The latest report about our AMASS SpaceForBirds project is featured in today’s ISS Research News. Images are part of the space station’s Crew Earth Observation (CEO) project that has supported AMASS since 2016, by photographing locations of bird migration across the globe, for example, along the North American migratory path of the Whooping Crane.
The Space Station Research article outlines the international scope of AMASS, designed by Principal Investigator and Project Lead, Dr. Roberta Bondar, bringing its growth and achievement into current focus. Canadian astronaut Dr. David Saint-Jacques shares his point of view as a space station’s Crew Earth Observer who contributes to Bondar’s ground and aerial documentation.
Already the project’s bird migration images & species information are incorporated in the CSA’s Exploring Earth, an educational project using photos from space on an interactive map.
The Roberta Bondar Foundation’s AMASS project will host future exhibits and educational events. Its research group is creating online story maps to provide information about the biology and survival perils for each of seven species, along with images, video, and maps of land use changes.
What can a collaboration of perspectives produce? Check out the story map of the Lesser Flamingo
Jan 16, 2021
Ten Northern Ontario personalities serve up ten individual story slices from their lives in the auditory travel experience, Northern Ontario Diaries. Each person relates their own story in their own voice – told from different locations around Harbourfront Centre / Ontario Square – QR-code activated and/or speaker broadcast.
Dr Roberta Bondar tells her Moon Story as she joins fellow Northern Ontarians Patrick Hunter, Stephanie Piché, Barbara Nolan, Adrian Sutherland, Eva Bonjour-Liss & Luke Dinan, Annette Pateman, Jean E. Pendziwol, Waubgeshig Rice, and Wayne Taipale.
Northern Ontario Diaries
January 16–February 7, 2021 / 10am–10pm
The Roberta Bondar Foundation
Dec 7, 2020
To mark the 50th Anniversary of the Status of Women Report, Dr. Roberta Bondar lends her voice to Canadian Partnership for Women and Children’s Health.
As the world’s first neurologist & the first Canadian woman in space, Dr. Bondar encourages us to continue the fight for gender equality so that gender and race do not dismiss opportunity.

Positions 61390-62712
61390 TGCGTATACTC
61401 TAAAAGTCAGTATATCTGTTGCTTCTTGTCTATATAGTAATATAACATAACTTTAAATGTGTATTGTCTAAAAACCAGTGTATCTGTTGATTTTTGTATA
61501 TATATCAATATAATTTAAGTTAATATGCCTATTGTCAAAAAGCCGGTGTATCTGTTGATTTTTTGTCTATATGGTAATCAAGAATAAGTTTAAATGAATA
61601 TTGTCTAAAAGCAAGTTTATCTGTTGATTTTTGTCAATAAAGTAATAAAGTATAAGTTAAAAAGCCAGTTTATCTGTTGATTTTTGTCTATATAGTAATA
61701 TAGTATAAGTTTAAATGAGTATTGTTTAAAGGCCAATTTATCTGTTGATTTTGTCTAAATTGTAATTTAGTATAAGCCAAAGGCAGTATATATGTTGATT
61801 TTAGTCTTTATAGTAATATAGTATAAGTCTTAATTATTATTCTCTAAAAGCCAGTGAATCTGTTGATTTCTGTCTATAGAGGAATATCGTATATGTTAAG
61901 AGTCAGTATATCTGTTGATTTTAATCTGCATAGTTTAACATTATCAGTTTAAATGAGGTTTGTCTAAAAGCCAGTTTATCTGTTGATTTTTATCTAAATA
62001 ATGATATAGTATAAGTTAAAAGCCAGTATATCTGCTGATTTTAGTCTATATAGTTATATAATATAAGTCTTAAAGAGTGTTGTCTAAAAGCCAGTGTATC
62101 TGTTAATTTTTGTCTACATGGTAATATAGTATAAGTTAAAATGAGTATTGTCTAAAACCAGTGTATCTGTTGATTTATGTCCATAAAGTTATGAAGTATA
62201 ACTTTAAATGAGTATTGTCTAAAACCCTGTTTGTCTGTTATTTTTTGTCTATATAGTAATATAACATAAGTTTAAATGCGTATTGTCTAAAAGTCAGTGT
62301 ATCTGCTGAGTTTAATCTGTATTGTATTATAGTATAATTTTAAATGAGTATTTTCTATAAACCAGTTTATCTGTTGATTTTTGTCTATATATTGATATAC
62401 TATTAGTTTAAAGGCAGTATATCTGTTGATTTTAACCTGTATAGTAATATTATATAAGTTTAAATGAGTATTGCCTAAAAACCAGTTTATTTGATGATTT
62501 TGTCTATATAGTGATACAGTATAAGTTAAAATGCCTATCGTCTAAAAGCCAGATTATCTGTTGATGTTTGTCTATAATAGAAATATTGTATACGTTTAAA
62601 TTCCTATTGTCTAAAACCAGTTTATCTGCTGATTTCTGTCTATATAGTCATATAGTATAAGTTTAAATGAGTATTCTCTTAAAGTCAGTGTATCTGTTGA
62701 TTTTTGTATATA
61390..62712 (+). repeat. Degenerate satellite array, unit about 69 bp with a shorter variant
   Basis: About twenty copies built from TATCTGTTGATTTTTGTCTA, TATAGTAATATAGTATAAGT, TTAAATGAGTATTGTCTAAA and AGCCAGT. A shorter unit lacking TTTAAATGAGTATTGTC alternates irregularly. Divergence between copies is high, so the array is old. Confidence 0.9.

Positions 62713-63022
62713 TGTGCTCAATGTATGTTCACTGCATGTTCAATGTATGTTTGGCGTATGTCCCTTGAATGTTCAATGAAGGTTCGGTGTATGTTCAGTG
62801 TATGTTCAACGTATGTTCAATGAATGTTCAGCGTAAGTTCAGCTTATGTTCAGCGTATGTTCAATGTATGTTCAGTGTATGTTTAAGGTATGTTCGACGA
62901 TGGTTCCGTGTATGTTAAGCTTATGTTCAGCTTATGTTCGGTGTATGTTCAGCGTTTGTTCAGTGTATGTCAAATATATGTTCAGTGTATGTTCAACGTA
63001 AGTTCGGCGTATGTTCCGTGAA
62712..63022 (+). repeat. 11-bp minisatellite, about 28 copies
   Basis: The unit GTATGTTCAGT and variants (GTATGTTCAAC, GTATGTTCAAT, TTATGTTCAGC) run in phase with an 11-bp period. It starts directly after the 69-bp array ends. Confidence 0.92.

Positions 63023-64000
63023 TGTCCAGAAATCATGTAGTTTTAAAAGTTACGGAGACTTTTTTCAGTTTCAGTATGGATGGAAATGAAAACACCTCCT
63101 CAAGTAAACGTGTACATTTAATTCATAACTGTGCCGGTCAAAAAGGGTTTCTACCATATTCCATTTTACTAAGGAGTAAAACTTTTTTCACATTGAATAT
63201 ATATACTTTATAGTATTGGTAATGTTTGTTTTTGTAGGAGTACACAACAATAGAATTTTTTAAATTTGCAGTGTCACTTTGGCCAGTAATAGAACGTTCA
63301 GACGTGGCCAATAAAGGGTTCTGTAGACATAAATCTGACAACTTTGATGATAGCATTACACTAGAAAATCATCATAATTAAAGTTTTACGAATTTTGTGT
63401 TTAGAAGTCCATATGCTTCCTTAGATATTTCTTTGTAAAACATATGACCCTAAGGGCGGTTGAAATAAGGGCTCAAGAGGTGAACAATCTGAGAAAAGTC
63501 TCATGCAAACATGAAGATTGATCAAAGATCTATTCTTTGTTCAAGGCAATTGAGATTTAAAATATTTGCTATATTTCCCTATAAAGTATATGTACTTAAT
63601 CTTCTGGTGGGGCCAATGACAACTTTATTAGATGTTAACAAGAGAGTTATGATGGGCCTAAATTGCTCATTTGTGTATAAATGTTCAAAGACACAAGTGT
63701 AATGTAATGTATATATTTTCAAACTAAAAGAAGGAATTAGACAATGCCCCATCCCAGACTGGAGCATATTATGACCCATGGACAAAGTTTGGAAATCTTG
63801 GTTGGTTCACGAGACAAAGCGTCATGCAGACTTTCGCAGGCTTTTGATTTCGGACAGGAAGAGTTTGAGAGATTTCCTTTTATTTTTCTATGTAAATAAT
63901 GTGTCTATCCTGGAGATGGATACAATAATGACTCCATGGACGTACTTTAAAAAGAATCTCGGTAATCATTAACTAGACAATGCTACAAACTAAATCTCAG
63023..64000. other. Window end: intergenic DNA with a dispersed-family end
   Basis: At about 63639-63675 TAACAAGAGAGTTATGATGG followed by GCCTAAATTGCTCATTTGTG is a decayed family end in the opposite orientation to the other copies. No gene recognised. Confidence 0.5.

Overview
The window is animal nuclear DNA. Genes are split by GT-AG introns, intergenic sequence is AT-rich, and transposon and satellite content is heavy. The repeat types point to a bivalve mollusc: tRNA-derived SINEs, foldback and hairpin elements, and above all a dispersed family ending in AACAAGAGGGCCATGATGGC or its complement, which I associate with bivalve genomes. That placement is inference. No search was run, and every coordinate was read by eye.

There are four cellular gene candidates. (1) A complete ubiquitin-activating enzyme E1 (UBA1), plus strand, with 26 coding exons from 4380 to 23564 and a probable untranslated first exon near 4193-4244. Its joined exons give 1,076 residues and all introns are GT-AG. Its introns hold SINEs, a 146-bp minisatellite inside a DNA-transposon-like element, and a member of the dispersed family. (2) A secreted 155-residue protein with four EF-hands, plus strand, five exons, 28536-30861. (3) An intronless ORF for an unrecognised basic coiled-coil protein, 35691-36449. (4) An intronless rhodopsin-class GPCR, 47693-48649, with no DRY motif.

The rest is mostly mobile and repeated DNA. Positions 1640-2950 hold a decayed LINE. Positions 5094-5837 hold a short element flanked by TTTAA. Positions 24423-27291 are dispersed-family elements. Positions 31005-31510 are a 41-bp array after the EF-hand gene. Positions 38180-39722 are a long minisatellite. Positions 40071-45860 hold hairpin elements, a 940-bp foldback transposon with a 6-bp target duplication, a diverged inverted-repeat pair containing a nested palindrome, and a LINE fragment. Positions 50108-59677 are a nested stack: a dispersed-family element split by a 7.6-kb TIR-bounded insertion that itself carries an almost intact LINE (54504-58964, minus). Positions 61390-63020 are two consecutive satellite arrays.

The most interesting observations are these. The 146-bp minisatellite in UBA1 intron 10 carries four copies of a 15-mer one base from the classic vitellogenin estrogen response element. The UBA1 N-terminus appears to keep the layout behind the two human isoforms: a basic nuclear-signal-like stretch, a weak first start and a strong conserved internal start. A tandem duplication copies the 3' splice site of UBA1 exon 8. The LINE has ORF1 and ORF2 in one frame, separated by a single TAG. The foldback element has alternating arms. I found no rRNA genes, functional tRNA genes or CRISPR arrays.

Dec 4, 2020
The official Tourism Canada YouTube channel features a new short animation “Helmed by the creators of the Broadway musical Come From Away, Irene Sankoff and David Hein” featuring the voices of well-known Canadians.
Your Challenge, if you choose to accept it, is to locate Roberta’s character and to recognize her voice!
How many Canadian references do you “get”?
Some helpful clues…
Dec 4, 2020
Students across Canada can now participate in Dr. Roberta Bondar’s nature photography challenge in their journey to EcoSchools certification.
EcoSchools Canada is teaming up with The Roberta Bondar Foundation to give students across the country the opportunity to support their EcoSchools certification application by participating in the school-based Bondar Challenge. The nature photography challenge is inspired by the remarkable work of Dr. Roberta Bondar, the world’s first neurologist and first Canadian woman in space, distinguished astronaut, medical doctor, scientist, and photographer.
This partnership is being launched on Dr. Bondar’s 75th birthday, and celebrates her ongoing contribution to inquiry, creativity, and conservation of the natural world.
“We’re thrilled to collaborate with Dr. Bondar and her Foundation to make the Bondar Challenge available to schools across the country as a part of the EcoSchools certification program. Providing students and educators an opportunity to connect to nature, wildlife and our environment, is critical to developing a strong foundation for environmental learning, advocacy and action.”
– Lindsay Bunce, Executive Director, EcoSchools Canada
The Roberta Bondar Foundation has been inspiring and informing individuals and communities about the beautiful and complex web of life on our planet for 11 years, and the Bondar Challenge is a perfect example of its approach—one that combines both science and art to promote curiosity, creative expression, and respect for the natural environment.
As the largest bilingual, environmental certification program for kindergarten to grade 12 schools in the country, EcoSchools Canada hopes to invite more schools to join the Bondar Challenge by making the program available to schools across the country and allowing schools to claim points for the Challenge in their online EcoSchools certification application.
“This is a wonderful way to expand the reach of our program to be even more accessible, and we are pleased to join forces with EcoSchools Canada in our efforts to promote curiosity, creativity and conservation. Getting youth outside to explore the world around them through photography contributes to their overall wellness and mental health.”
– Dr. Roberta Bondar, President, The Roberta Bondar Foundation
If you are a student or teacher who would like to know more about how to participate in the Bondar Challenge with EcoSchools Canada, please visit the Bondar Challenge web page.
To learn more about The Roberta Bondar Foundation, you can visit therobertabondarfoundation.org.
For more information about this initiative, please contact:
The Roberta Bondar Foundation
Director, RBF Board of Directors